Mark Borthwick, Head of Research at the Aquatic Life Institute, was 'alarmed' by the footage, stating that 'A significant number of salmon are clearly conscious when their gills are cut, which could result in extreme pain for as long as seven minutes.'[20]



The fishing industry is the largest source of ocean plastics, littering the oceans with nets, fishing line and much more. In fact, 70% of the macroplastics in the ocean is fishing-related; a study of the Great Pacific Garbage Patch found that 86% of microplastics were from the fishing industry as well.[21] Macroplastics like nets and fishing line, known as 'ghost gear', entangle and kill an estimated 650,000 marine animals a year, many of whom are endangered----seabirds like albatrosses, whales and dolphins, sharks, sea turtles and more.[22] 

What's more, a full 40% of what the fish industry catches--and kills--is unintentional. These victims are known as bycatch, and as in the case of ghost gear, they are made up of multiple species, many of which are endangered. Up to 320,000 seabirds and at least 50 million sharks are killed as bycatch annually, for example, and sustainable seafood labels like 'Dolphin Safe' or 'Marine Stewardship Council' have proven to be unreliable.[23],[24],[25] In fact, when asked whether products labelled as 'dolphin safe' were guaranteed to have involved no dolphin deaths, Mark J Palmer of the Earth Island Institute (which manages the label) responded: 'Nope. Nobody can. Once you’re out there in the ocean, how do you know what they’re doing? We have observers on board but observers can be bribed and are not out on a regular basis.' [26]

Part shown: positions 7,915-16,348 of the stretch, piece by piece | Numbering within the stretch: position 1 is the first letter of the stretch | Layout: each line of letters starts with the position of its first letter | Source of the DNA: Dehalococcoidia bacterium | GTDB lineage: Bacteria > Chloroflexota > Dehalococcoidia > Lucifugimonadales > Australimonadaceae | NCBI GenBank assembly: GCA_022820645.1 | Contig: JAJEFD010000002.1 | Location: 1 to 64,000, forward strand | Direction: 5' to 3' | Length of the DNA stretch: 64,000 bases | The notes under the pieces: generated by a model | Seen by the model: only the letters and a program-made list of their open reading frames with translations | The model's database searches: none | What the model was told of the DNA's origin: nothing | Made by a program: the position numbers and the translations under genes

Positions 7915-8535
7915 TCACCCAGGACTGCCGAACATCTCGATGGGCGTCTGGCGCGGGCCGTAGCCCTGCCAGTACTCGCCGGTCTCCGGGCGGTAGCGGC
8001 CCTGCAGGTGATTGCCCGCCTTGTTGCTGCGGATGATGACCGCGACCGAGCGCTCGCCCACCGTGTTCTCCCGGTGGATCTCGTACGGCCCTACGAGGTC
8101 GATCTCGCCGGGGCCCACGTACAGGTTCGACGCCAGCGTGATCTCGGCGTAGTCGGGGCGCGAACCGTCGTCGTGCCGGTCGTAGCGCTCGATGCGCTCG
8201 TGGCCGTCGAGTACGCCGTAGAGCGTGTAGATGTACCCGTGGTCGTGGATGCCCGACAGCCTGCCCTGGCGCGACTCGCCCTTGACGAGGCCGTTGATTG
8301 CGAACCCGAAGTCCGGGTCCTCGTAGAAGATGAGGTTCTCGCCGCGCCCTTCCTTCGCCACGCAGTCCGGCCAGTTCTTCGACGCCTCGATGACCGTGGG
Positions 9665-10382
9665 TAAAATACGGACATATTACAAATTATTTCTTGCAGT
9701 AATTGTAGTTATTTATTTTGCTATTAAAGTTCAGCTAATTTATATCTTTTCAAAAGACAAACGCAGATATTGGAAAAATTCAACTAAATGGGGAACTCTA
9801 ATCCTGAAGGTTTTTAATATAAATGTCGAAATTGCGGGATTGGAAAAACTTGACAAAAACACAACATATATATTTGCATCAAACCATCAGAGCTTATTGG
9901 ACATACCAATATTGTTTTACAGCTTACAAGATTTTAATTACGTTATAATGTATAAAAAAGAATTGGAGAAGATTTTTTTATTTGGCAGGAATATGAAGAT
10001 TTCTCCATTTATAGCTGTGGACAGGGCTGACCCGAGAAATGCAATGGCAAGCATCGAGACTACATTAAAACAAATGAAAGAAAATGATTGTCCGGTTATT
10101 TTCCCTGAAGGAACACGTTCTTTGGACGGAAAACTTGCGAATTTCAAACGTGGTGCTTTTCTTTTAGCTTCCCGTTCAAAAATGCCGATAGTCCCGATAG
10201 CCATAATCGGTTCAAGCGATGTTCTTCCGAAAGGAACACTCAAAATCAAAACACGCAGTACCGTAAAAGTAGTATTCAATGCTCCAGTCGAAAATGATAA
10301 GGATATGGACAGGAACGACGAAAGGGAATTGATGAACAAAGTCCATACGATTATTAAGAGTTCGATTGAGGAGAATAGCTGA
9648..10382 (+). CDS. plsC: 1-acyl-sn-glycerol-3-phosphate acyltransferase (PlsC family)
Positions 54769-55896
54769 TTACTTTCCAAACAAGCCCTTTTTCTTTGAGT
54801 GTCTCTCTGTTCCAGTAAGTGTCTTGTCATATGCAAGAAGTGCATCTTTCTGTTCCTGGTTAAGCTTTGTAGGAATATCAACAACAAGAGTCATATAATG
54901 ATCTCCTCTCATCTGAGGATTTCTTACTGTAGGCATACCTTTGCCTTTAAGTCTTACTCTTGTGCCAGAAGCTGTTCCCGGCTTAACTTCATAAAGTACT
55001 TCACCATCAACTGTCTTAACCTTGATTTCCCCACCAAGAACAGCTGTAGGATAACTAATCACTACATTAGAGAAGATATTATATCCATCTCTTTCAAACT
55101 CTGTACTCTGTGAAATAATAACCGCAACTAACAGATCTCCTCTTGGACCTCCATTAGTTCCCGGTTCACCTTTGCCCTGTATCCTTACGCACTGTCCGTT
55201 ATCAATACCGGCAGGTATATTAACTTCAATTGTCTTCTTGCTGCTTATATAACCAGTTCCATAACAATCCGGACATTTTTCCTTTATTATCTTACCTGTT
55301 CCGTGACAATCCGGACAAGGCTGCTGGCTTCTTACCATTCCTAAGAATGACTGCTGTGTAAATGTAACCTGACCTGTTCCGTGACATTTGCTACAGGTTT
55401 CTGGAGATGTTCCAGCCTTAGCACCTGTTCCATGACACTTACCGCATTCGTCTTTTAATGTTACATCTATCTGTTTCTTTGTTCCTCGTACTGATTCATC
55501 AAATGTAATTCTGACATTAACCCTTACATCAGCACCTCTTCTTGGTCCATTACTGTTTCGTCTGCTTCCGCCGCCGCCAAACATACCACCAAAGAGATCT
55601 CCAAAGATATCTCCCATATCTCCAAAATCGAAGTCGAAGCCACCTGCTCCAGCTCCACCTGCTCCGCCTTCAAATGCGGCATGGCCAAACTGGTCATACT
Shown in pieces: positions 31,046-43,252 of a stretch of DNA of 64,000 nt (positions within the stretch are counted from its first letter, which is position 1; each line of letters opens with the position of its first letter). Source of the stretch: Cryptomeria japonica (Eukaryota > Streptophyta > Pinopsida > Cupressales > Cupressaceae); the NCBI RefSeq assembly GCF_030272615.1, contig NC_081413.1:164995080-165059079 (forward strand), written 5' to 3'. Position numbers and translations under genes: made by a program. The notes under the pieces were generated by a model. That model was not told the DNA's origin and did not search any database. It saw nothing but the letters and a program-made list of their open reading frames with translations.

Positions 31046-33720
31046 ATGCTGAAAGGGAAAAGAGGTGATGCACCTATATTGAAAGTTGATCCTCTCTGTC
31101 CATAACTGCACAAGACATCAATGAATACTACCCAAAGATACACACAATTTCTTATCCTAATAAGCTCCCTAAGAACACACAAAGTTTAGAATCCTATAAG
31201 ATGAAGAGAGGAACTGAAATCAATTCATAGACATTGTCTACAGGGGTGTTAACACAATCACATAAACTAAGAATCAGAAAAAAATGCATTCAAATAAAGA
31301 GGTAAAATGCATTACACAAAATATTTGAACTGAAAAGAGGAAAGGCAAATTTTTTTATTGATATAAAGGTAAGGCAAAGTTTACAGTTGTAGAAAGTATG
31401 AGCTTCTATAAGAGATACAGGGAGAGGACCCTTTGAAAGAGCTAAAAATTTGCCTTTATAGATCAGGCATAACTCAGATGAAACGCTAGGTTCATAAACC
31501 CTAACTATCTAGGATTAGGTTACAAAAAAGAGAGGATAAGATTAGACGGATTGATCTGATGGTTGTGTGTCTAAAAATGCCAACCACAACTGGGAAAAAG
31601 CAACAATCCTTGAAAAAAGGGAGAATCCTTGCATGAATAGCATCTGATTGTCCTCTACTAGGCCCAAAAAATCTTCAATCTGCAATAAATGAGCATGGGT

Meanwhile, the United Nations FAO states that 87% of fish stocks are overexploited or fully exploited.[27]

The oceans have been the victims of a 'giant Ponzi scheme' thanks to the fishing industry, explains marine ecologist Daniel Pauly. In his landmark study, Fishing Down Marine Food Webs, Pauly found that the industry was responding globally to the decimation of larger species like cod by simply redirecting their fishing efforts further down the food chain.  Faulty record-keeping and poor science kept population counts local, and playing with the numbers a bit--simply removing certain species from counts once they were entirely depleted, for instance--helped further the deception. (For example, when the Hudson River sturgeon disappeared, it wasn't counted as having been overfished. It was simply removed from the equation entirely.)[28] It was only once the numbers were examined on a global basis that the devastating scale of the destruction was uncovered.